The type of estate planning needed by you will depend on your specific circumstances and will also depend on the goals you have for your assets (both current and future). The types of planning vehicles we advise our clients will depend on our assessment of both your individual circumstances and ultimate goals. Our experienced estate planning attorneys advise our clients on the following estate planning vehicles.
What is a Will?
A will (Last Will and Testament) is a legal document that sets forth your final wishes regarding the distribution of your property (both real and personal), and can also provide guidance regarding the care of any minor children you may have. You will also name a trusted individual to carry out the terms of your Last Will and Testament (known as the “Executor,” “Executrix,” or “Personal Representative.”)
For a will to be valid in Washington, you must sign your will in front of two disinterested witnesses, and your witnesses must also sign the will. Washington has no requirement to notarize your will, however, Washington does allow you to make your will “self-proving” which, will speed up any probate process. To make your will “self-proving” (which we highly recommend), you AND the disinterested witnesses must sign the will in front of a notary public.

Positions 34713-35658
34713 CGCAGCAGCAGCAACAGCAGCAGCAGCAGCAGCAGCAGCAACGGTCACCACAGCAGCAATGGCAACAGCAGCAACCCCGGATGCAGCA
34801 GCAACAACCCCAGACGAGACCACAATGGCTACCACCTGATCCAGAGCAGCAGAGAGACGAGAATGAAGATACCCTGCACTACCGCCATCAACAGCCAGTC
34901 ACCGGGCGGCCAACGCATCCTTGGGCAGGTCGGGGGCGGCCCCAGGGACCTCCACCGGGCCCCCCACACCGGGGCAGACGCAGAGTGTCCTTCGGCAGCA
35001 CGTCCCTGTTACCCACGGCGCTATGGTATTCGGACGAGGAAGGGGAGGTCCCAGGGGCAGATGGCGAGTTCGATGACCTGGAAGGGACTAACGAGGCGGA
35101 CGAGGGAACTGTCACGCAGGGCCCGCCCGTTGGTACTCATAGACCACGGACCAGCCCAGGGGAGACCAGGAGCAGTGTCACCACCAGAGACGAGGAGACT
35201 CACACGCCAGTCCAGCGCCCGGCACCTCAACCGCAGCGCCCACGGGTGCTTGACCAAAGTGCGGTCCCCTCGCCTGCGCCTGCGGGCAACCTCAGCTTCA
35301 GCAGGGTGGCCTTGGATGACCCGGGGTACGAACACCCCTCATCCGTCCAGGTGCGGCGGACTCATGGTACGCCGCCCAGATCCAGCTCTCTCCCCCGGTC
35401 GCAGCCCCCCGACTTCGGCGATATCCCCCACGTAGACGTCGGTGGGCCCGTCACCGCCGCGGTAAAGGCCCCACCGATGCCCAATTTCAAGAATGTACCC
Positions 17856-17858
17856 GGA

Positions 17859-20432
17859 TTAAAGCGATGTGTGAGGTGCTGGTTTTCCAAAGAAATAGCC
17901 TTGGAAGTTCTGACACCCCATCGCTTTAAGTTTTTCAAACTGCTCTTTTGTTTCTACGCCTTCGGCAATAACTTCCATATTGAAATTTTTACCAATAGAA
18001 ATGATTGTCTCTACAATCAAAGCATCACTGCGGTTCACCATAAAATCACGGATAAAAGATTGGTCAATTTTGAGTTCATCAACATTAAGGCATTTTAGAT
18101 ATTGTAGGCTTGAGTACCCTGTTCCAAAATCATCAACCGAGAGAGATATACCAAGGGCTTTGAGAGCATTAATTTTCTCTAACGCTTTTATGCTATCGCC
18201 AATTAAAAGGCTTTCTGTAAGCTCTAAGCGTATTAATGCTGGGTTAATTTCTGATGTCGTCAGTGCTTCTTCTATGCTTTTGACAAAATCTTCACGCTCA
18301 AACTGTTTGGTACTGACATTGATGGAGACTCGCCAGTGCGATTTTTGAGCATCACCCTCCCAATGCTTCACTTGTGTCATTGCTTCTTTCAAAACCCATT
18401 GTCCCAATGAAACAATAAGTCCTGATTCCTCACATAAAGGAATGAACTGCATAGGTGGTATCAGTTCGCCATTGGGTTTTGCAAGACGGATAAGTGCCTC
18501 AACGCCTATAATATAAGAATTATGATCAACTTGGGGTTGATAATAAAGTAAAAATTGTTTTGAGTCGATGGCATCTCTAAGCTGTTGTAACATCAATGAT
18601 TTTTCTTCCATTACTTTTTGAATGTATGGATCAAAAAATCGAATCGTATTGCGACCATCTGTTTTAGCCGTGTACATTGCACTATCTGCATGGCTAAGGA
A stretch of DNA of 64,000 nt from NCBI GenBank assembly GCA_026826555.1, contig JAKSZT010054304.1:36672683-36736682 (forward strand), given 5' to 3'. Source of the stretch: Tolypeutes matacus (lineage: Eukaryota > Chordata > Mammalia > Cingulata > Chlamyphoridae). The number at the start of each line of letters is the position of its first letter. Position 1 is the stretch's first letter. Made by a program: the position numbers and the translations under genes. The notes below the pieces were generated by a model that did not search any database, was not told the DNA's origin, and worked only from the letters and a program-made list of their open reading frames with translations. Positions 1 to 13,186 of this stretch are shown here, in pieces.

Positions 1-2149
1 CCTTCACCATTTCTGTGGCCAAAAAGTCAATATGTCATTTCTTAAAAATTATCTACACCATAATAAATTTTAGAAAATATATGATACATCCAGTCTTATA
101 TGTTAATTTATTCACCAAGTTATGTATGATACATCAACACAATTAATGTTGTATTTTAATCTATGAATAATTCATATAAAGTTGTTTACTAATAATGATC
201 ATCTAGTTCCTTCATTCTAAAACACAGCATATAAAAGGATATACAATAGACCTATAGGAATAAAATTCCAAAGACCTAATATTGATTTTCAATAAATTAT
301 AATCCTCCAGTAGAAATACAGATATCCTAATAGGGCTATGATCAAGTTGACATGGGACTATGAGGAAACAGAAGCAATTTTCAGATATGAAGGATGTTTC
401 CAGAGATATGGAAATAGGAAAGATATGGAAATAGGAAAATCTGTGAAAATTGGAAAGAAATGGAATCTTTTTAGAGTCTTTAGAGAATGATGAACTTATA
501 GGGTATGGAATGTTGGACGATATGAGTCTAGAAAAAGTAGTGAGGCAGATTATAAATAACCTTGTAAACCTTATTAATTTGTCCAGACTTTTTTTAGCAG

What is a Revocable Living Trust Agreement?
In legal terms, a “Revocable Trust” is a trust (which is a legal vehicle) where the creator(s) of the trust can alter or cancel provisions (or the entire trust altogether) depending on the wishes or goals of the creator(s) and during the life of the creator(s). Depending on the directions given to the trustee(s) (the holder of the assets) by the creator(s), the trustee(s) will distribute the assets to the beneficiaries or hold and manage the trust property.
A Revocable Trust is a private document that becomes irrevocable upon the grantor’s death.
Advantages of a Revocable Trust
- If the creator(s) experience(es) health concerns, a Revocable Trust allows that the creator’s chosen trustee will be able to control the principal without court involvement.
- A Revocable Trust allows for the transfer of real property both inside and outside of the state of Washington without the need for probate or ancillary probate.